Compare any two graphics cards:
Radeon HD 4870 1GB vs Radeon HD 6670 (OEM)
IntroThe Radeon HD 4870 1GB features a clock speed of 750 MHz and a GDDR5 memory frequency of 900 MHz. It also features a 256-bit bus, and makes use of a 55 nm design. It is made up of 800(160x5) SPUs, 40 Texture Address Units, and 16 Raster Operation Units.
Compare all of that to the Radeon HD 6670 (OEM), which has a clock frequency of 800 MHz and a GDDR5 memory speed of 1000 MHz. It also makes use of a 128-bit bus, and makes use of a 40 nm design. It features 480 SPUs, 24 TAUs, and 8 ROPs.
(No game benchmarks for this combination yet.)
Power Usage and Theoretical Benchmarks
Power Consumption (Max TDP)
Theoretically speaking, the Radeon HD 4870 1GB should be quite a bit faster than the Radeon HD 6670 (OEM) in general. (explain)
Texel RateThe Radeon HD 4870 1GB will be a lot (about 56%) faster with regards to anisotropic filtering than the Radeon HD 6670 (OEM). (explain)
Pixel RateIf using high levels of AA is important to you, then the Radeon HD 4870 1GB is the winner, by far. (explain)
Please note that the above 'benchmarks' are all just theoretical - the results were calculated based on the card's specifications, and real-world performance may (and probably will) vary at least a bit.
Please note that the price comparisons are based on search keywords - sometimes it might show cards with very similar names that are not exactly the same as the one chosen in the comparison. We do try to filter out the wrong results as best we can, though.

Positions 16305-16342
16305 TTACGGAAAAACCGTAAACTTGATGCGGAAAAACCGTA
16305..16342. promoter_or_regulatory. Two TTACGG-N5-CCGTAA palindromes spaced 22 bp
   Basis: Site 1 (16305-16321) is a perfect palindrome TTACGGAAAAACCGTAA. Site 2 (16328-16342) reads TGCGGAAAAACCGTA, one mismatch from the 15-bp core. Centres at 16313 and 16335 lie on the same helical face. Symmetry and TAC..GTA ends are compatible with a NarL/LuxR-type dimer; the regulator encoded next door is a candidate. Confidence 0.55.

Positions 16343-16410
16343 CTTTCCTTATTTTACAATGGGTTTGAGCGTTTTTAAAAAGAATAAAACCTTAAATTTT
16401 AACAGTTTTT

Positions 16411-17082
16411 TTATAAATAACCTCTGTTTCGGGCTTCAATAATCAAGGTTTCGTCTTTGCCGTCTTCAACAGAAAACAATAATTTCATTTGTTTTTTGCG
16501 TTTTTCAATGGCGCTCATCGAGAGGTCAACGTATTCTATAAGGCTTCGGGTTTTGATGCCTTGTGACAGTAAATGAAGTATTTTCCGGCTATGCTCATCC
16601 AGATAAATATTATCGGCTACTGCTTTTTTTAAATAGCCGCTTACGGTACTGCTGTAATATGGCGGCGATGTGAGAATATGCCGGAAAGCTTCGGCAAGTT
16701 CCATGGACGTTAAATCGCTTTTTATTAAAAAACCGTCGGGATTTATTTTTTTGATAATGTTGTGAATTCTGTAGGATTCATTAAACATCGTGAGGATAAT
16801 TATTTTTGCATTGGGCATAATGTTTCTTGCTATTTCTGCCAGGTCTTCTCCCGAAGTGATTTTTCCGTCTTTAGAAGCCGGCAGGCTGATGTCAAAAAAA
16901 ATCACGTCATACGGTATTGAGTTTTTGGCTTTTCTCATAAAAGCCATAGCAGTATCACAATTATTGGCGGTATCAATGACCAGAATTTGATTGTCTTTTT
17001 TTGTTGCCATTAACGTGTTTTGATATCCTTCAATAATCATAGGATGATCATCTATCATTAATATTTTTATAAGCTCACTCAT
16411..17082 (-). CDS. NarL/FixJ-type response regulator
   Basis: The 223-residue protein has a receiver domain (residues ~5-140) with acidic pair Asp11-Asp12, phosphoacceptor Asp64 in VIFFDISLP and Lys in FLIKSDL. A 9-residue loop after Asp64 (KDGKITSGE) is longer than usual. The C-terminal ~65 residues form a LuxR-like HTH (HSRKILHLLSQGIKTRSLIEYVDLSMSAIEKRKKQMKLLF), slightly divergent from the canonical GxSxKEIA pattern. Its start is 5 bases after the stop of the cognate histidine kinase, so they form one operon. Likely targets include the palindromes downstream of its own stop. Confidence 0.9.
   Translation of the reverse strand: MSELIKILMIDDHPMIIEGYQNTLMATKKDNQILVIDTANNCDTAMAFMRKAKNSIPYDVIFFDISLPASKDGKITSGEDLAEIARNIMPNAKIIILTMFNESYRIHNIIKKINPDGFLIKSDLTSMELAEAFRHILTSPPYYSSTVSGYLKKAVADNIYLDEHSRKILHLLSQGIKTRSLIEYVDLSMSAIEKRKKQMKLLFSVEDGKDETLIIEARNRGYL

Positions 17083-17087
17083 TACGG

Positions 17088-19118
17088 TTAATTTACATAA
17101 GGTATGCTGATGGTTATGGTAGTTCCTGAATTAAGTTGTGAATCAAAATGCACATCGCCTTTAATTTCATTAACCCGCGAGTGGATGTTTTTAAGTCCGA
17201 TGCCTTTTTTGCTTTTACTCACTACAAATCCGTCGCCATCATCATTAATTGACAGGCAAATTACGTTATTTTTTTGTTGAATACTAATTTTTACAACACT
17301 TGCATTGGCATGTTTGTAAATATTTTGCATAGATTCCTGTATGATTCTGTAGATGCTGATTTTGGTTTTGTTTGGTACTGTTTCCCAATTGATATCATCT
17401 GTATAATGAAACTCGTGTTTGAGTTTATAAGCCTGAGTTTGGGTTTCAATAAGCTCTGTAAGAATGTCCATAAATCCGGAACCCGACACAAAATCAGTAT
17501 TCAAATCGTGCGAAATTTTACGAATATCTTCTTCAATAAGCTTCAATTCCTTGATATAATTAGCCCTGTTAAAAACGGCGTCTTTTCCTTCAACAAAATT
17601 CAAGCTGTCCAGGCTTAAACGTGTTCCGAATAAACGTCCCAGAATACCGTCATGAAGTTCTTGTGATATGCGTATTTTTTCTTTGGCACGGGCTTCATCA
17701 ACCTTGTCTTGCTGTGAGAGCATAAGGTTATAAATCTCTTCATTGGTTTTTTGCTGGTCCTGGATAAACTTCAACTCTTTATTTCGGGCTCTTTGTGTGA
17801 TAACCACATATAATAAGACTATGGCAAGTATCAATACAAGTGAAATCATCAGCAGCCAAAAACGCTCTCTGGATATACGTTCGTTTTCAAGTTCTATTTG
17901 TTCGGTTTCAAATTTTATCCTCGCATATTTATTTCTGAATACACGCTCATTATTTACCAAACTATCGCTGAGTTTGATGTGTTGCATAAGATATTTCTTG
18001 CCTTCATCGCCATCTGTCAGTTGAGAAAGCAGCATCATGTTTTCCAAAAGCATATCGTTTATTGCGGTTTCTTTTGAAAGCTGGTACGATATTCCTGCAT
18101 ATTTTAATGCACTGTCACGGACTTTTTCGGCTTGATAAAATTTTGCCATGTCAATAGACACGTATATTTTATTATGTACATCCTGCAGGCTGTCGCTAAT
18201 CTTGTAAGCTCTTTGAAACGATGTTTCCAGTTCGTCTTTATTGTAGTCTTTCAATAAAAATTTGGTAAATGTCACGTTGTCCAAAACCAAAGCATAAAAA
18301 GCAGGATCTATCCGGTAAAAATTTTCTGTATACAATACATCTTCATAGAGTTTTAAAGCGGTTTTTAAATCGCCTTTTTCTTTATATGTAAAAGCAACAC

Memory Bandwidth: Memory bandwidth is the max amount of information (in units of MB per second) that can be transported past the external memory interface in one second. It's worked out by multiplying the card's interface width by its memory speed. If the card has DDR type memory, it should be multiplied by 2 once again. If it uses DDR5, multiply by 4 instead. The higher the card's memory bandwidth, the better the card will be in general. It especially helps with AA, High Dynamic Range and higher screen resolutions.
Texel Rate: Texel rate is the maximum number of texture map elements (texels) that can be applied per second. This is calculated by multiplying the total number of texture units of the card by the core clock speed of the chip. The better the texel rate, the better the card will be at handling texture filtering (anisotropic filtering - AF). It is measured in millions of texels applied per second.
Pixel Rate: Pixel rate is the most pixels the graphics card can possibly write to its local memory in a second - measured in millions of pixels per second. The number is calculated by multiplying the number of ROPs by the the card's clock speed. ROPs (Raster Operations Pipelines - sometimes also referred to as Render Output Units) are responsible for outputting the pixels (image) to the screen. The actual pixel rate also depends on quite a few other factors, most notably the memory bandwidth - the lower the bandwidth is, the lower the potential to get to the maximum fill rate.